Gilead: A Top Biotech for Turnaround Investors

05/16/2019 5:00 am EST

Focus: HEALTHCARE

George Putnam

Editor, The Turnaround Letter

Gilead Sciences (GILD) is a major biopharmaceuticals producer focusing on life-threatening diseases. Founded in 1987 by Michael Riordan, a 29-year-old medical doctor, Gilead has grown to over $22 billion in revenues, notes George Putnam, editor of The Turnaround Letter.  

Two-thirds of Gilead’s current sales are produced by its powerful HIV treatment franchise. Products to treat hepatitis C (“HCV”) generate another 17% of its revenues, with hepatitis B, blood cancer, cardiovascular and anti-infection products comprising the balance.  

The company completed its initial public offering in January 1992 at $15, producing a 256x price gain, excluding any dividends, to its peak $120 (post-splits) price in 2015.

However, since the 2015 peak, Gilead’s shares have fallen by nearly half. The company’s remarkably strong historical revenue growth has now reversed, with accelerating declines over the past three years to a 15% rate in 2018.  

While its HIV franchise continues to grow, demand for its HCV products is shriveling as patients are being cured and competition from new and cheaper treatments has intensified. Near-term prospects for growth from other products currently appear limited.  

The shares also bear the weight of fears over increased government pressure to reduce prices, including potential “Medicare for All” legislation.  With this narrative, amidst a strong bull stock market, it’s perhaps not a surprise that Gilead shares continue to slip.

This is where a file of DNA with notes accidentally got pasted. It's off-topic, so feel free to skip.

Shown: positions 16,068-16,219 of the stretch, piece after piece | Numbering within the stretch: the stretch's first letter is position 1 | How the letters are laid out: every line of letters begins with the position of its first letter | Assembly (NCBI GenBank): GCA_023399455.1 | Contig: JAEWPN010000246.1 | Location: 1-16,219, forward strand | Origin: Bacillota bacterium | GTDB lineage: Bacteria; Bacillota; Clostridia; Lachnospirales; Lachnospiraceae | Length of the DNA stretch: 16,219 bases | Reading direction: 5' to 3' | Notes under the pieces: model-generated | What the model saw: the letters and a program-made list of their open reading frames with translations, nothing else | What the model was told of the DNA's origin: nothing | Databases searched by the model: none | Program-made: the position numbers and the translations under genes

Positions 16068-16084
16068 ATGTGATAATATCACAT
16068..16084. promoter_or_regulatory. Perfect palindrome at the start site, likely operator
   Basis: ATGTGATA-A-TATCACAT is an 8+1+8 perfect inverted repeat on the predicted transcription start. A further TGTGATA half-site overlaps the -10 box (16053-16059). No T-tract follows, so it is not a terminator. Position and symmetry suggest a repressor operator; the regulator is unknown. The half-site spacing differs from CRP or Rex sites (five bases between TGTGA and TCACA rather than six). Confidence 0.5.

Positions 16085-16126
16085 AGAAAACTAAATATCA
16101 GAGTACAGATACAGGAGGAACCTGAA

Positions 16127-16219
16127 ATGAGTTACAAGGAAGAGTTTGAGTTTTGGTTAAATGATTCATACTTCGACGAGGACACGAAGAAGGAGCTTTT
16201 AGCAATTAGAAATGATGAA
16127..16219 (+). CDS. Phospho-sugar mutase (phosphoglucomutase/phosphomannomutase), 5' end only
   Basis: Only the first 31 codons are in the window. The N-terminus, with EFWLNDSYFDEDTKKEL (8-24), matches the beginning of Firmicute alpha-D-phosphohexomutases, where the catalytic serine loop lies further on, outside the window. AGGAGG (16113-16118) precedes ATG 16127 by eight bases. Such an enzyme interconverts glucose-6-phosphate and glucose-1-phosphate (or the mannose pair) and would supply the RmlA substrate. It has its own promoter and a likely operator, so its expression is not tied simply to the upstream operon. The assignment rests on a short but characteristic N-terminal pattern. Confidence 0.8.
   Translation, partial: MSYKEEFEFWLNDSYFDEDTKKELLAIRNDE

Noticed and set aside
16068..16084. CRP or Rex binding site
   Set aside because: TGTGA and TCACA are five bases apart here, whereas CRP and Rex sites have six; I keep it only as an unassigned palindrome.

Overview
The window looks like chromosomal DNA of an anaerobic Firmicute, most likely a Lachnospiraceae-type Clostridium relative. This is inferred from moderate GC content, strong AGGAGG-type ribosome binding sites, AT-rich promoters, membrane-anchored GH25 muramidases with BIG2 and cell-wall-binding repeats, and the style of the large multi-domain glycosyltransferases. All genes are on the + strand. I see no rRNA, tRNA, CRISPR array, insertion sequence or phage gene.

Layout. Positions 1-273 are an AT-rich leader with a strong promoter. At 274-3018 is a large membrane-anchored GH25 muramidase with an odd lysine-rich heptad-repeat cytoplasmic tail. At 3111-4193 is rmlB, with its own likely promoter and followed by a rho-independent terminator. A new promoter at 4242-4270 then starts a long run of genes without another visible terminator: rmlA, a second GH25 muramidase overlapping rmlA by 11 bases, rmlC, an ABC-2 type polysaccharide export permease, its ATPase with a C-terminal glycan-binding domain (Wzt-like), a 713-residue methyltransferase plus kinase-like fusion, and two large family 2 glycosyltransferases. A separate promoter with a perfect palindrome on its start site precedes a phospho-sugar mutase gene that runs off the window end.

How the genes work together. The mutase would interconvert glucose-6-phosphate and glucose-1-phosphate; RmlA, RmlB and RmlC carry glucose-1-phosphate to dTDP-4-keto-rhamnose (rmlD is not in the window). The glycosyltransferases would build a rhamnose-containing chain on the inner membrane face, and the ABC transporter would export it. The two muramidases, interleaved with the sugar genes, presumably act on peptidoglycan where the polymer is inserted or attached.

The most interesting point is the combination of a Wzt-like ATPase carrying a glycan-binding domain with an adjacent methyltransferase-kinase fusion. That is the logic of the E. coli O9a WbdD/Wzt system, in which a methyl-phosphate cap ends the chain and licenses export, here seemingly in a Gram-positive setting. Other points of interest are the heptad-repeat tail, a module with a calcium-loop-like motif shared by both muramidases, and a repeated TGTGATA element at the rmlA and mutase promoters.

Gilead’s discarded shares offer considerable value. At a highly discounted 6.6x EV/EBITDA multiple, the shares are cheaper than nearly all comparable peers. 

The company’s revenues are stabilizing, as continued growth in the HIV franchise should offset declines in HCV treatment revenues. With little value ascribed to the research pipeline, any improvement in its prospects offers additional growth potential.

Its wide 50% EBITDA margins, combined with minimal capital spending needs, will likely allow Gilead to generate over $7 billion in free cash flow this year, ahead of last year’s prodigious $5.6 billion in free cash flow.

This would be more than enough to pay for the modest $1 billion in capital spending and $2.4 billion in dividends, leaving over $4 billion of surplus cash flow (nearly 19% of revenues).

Gilead’s balance sheet, already flush with over $30 billion in cash (more than the $27 billion in debt), buttresses its fundamentals and provides firepower for acquiring promising new treatments.

Importantly, the company recently brought on a new CEO.  Daniel O’Day, previously the long-time head of the pharmaceutical division of Roche Holdings, joined on March 1st.  His fresh perspective and expertise in oncology should help boost Gilead’s revenue growth prospects, and he is likely to impose cost controls that would improve margins.

Long-term investors have an opportunity to look past the company’s uninspiring current narrative to potentially healthy returns driven by both the generous dividend and a potential rebound in the stock price.

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